How U.S. maternity leave policies compare to other countries (INFOGRAPH)
The first time I took maternity leave, I only got three months. Eight weeks of it was paid. I was told to be grateful. I was grateful. But when it came time to go back to work, my infant couldn't even hold her head up. She was still so small, so helpless, and I was still nursing her 12 times a day. The idea of putting on my heels, squeezing back into my old skirts and leaving her in day care that we paid $2,000 a month for seemed absolutely impossible at the time. And so I made the choice so many mothers have to make in the U.S., where our lack of paid maternity leave (and insanely expensive child care) leaves many mothers underemployed, not by choice, but by absolute emotional and financial necessity. I quit.
We are reaching a crisis.
Last month the president unveiled a plan to try to get at least six weeks of paid leave for federal employees, but unless there is a marked change in the way people approach the leave, we women in the U.S. are not holding our collective breath. Let's face it: Maternity leave in the United States is an incredibly depressing story. We all know the statistics. The United States shares a dubious distinction with Swaziland, Papua New Guinea and Lesotho as being one of the few nations in the world without a paid maternity leave, leaving American women often forced to choose between the ability to work and the ability to care for their children.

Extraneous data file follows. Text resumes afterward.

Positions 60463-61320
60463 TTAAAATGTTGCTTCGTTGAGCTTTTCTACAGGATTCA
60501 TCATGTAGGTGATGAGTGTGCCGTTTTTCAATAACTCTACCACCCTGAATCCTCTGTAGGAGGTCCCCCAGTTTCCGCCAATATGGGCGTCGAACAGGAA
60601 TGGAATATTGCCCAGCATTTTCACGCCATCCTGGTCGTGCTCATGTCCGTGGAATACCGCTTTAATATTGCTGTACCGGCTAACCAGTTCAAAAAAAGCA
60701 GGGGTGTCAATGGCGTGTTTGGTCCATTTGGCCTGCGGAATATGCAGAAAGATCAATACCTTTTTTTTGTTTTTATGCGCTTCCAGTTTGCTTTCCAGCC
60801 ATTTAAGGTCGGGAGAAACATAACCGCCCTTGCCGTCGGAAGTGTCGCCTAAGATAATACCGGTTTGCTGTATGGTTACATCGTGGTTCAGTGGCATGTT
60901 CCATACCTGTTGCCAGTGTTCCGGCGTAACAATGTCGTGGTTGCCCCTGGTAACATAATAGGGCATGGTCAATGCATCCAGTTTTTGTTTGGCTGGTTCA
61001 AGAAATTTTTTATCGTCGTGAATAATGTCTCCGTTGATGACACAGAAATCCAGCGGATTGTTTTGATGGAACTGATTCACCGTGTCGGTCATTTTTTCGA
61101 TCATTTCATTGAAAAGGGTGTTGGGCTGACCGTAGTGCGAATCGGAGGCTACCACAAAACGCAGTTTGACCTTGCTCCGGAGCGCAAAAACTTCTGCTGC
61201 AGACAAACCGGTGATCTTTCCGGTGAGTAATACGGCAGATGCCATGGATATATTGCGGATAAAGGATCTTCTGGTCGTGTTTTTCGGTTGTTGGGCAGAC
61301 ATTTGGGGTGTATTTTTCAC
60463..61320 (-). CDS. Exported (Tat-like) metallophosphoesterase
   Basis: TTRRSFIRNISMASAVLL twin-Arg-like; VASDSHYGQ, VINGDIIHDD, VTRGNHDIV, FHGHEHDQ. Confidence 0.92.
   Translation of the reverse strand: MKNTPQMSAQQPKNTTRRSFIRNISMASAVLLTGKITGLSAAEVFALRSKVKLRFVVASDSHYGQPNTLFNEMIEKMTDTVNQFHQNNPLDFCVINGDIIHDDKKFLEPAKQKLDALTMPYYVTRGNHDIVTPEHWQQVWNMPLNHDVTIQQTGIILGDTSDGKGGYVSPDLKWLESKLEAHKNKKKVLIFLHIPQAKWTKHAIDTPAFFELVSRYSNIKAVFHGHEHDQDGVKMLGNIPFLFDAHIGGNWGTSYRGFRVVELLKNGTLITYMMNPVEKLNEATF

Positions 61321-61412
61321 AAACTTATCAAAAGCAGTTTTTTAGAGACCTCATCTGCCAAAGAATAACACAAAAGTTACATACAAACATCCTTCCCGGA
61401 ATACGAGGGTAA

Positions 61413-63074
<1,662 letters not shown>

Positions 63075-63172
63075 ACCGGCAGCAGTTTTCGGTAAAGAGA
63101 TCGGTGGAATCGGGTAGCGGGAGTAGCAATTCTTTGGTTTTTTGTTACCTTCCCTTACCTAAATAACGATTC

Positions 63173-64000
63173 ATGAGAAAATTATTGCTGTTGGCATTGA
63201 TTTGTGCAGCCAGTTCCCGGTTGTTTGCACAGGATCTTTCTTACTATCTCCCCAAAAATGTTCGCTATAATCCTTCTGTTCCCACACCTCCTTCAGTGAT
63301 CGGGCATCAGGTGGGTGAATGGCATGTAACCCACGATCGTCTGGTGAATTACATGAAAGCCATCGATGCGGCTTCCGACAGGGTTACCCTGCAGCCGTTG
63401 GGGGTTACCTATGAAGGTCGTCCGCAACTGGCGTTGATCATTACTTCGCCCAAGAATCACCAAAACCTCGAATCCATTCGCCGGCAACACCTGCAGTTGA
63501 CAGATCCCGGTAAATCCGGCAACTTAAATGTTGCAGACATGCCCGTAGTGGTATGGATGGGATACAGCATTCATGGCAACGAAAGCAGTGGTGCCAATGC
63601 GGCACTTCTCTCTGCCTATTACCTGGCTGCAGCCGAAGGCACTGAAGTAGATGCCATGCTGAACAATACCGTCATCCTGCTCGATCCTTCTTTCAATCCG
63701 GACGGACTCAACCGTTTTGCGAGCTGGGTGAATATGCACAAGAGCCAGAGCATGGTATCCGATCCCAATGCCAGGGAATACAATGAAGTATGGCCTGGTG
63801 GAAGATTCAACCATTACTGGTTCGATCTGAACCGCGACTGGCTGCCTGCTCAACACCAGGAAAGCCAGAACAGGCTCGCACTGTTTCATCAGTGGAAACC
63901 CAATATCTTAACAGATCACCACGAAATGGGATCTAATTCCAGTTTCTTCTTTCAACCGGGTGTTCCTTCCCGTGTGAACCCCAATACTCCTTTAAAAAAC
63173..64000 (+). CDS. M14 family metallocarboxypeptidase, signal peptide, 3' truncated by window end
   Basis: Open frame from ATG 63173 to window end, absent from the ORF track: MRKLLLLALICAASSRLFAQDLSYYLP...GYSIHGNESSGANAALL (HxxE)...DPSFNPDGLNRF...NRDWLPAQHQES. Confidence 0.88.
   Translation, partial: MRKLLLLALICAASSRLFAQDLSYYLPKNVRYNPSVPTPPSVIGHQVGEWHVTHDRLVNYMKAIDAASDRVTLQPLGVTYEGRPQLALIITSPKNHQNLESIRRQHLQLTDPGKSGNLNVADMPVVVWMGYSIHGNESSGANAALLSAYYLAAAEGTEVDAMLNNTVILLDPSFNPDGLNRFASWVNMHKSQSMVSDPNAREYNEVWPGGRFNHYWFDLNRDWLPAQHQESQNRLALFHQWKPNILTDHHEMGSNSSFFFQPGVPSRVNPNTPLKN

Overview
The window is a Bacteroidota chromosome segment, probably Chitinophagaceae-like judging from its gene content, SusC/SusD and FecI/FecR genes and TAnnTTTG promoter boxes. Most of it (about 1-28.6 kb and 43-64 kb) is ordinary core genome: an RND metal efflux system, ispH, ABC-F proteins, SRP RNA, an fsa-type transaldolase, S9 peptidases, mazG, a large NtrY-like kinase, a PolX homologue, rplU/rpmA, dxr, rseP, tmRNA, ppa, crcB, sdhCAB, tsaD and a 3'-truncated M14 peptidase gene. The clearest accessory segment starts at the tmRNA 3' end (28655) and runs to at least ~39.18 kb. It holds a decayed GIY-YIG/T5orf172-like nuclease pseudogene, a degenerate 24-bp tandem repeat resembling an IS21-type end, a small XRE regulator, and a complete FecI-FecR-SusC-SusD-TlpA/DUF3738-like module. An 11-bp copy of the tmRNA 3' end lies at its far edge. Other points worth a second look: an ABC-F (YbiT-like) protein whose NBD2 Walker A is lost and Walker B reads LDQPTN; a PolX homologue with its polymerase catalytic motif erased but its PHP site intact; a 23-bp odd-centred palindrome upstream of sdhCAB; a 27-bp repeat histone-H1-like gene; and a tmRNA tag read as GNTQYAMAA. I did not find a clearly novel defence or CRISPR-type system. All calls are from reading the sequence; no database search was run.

We have the Family and Medical Leave Act (FMLA) and it's something. That offers 12 weeks of unpaid leave and job protection while we take it. But for many women, three months without pay is not an option they can afford.
With no mandatory leave, mothers tell stories of leaving their 2-week-old infants with caregivers and most day care programs start children around 6 weeks of age — a far cry from the 1-year-old minimum in Scandinavian countries with more reasonable leave. Norway, for instance, has a system of paid maternity, paternity and parental leave that can total 56 weeks. Nine weeks are for Mom (three weeks before birth and six weeks directly after) and 10 weeks are for dad. Yes, seriously. They may divide the rest as they choose.
We Americans can only imagine. Our maternity leave policies hurt families in so many ways, says Dr. Jolene Brighten of Oakland, California. "The U.S. sets its maternity leave based on the estimated time it will take for the uterus to recover from childbirth," she says. "This narrow perspective overlooks the fact that childbirth and being a new mother is very demanding both physically and emotionally."
Indeed, having had three children myself, I can attest to the fact that a mother feels very differently both physically and emotionally at even six months compared to three. It's simply not enough time. And, of course, that is assuming a woman can even afford to take three months unpaid. "?I see many women in my practice who have their milk supply decrease after ?returning to work and some women who are unable to continue nursing their? infants," Dr. Brighten says. "One of the major causes of this is the stress that working outside the home creates."?